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Brian Armstrong, the CEO of cryptocurrency trading platform Coinbase, wants to take his company public — maybe on the blockchain.
Onstage at TechCrunch Disrupt SF 2018, Armstrong dished on his ambitions for the future of Coinbase.
“We are self-sustaining,” Armstrong said. “You know, we’ve been profitable for quite a while. We don’t have any plans to raise additional capital at this point, but never say never … Someday I’d love to run a public company.”
Armstrong didn’t rule out going public on the blockchain. He said he’s even considered going public on his own platform.
“I think it would be very on mission for us to do that because, of course, we are creating an open financial system,” he said. “Companies could list their stock, which are really tokens, and instead of a cap table, you tokenize the cap table. But I don’t have any decisions on that to share at the moment.”
An innovative exit would be very on-brand for Coinbase. As one of the earliest players in crypto-mania, the company has certainly had to make things up as it goes. It’s worked, as Armstrong said; the company is profitable and was the first-ever cryptocurrency startup to garner a billion-dollar valuation.
Founded in 2012, Coinbase is backed by IVP, Spark Capital, Greylock Partners, Battery Ventures, Section 32, Draper Associates and more. The company was valued at $1.6 billion in August 2017 with a $100 million Series D last year. The financing was reportedly the largest-ever for a crypto startup.
Watch the full interview with Brian Armstrong below.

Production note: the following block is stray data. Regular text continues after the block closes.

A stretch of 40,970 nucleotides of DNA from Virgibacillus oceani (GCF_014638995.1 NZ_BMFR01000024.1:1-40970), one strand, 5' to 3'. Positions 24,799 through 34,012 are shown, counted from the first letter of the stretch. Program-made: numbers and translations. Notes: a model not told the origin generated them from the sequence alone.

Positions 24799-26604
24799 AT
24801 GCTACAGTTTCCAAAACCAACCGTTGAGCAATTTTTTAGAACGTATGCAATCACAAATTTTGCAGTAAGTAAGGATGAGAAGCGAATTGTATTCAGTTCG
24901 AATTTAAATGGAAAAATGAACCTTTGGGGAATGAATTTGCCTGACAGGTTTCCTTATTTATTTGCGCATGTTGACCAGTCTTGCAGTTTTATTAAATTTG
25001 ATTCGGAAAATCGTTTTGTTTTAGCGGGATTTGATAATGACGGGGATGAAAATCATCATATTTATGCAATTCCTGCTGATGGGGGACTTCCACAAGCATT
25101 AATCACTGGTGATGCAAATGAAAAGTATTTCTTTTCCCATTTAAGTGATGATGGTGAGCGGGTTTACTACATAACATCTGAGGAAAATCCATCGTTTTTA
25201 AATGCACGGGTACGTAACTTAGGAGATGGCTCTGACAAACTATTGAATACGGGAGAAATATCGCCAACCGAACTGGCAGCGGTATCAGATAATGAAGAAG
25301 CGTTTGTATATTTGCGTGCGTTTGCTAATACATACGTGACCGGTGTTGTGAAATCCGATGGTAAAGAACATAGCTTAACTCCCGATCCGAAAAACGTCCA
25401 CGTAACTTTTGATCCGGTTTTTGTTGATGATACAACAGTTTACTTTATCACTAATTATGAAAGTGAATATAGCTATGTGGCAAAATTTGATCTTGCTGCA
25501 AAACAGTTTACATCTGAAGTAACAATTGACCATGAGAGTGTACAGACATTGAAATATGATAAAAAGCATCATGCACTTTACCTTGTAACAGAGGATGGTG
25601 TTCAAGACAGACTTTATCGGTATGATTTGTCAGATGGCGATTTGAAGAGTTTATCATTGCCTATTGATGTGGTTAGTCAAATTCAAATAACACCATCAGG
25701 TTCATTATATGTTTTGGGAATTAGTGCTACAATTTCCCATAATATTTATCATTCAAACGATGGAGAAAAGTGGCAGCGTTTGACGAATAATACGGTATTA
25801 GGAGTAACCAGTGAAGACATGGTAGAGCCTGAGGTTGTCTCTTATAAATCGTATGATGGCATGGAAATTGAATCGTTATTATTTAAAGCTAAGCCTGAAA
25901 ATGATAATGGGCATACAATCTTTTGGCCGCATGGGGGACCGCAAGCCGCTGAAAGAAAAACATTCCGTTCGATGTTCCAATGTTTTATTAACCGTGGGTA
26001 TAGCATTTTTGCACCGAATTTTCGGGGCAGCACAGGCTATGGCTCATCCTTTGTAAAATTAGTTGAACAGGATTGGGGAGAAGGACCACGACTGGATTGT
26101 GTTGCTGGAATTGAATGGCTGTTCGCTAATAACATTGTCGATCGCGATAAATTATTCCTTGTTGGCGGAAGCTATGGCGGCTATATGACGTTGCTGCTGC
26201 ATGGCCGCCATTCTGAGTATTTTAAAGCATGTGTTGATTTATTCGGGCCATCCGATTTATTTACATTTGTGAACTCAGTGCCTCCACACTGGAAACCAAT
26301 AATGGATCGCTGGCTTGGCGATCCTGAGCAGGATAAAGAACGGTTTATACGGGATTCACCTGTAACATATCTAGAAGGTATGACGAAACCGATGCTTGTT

At the very beginning, there were 21 startups. After three days of incredibly fierce competition, we now have a winner.
Startups participating in the Startup Battlefield have all been hand-picked to participate in our highly competitive startup competition. They all presented in front of multiple groups of VCs and tech leaders serving as judges for a chance to win $100,000 and the coveted Disrupt Cup.
After hours of deliberations, TechCrunch editors pored over the judges’ notes and narrowed the list down to five finalists: CB Therapeutics, Forethought, Mira, Origami Labs and Unbound.
These startups made their way to the finale to demo in front of our final panel of judges, which included: Cyan Banister (Founders Fund), Roelof Botha (Sequoia Capital), Jeff Clavier (Uncork Capital), Kirsten Green (Forerunner Ventures), Aileen Lee (Cowboy Ventures) and Matthew Panzarino (TechCrunch).
And now, meet the Startup Battlefield winner of TechCrunch Disrupt SF 2018.
Forethought has a modern vision for enterprise search that uses AI to surface the content that matters most in the context of work. Its first use case involves customer service, but it has a broader ambition to work across the enterprise.
Unbound makes fashion-forward vibrators, and their latest is the Palma. The new device masquerades as a ring, offers multiple speeds, and is completely waterproof. And the team plans to add accelerometer features.
Jack Dorsey and Sheryl Sandberg were grilled by the Senate this week. Google was a no-show. And Alex Jones got the boot.
As more high-level executives leave, investors aren’t calmed by Musk’s attempt to return to his far-out thinking self on Joe Rogan’s podcast.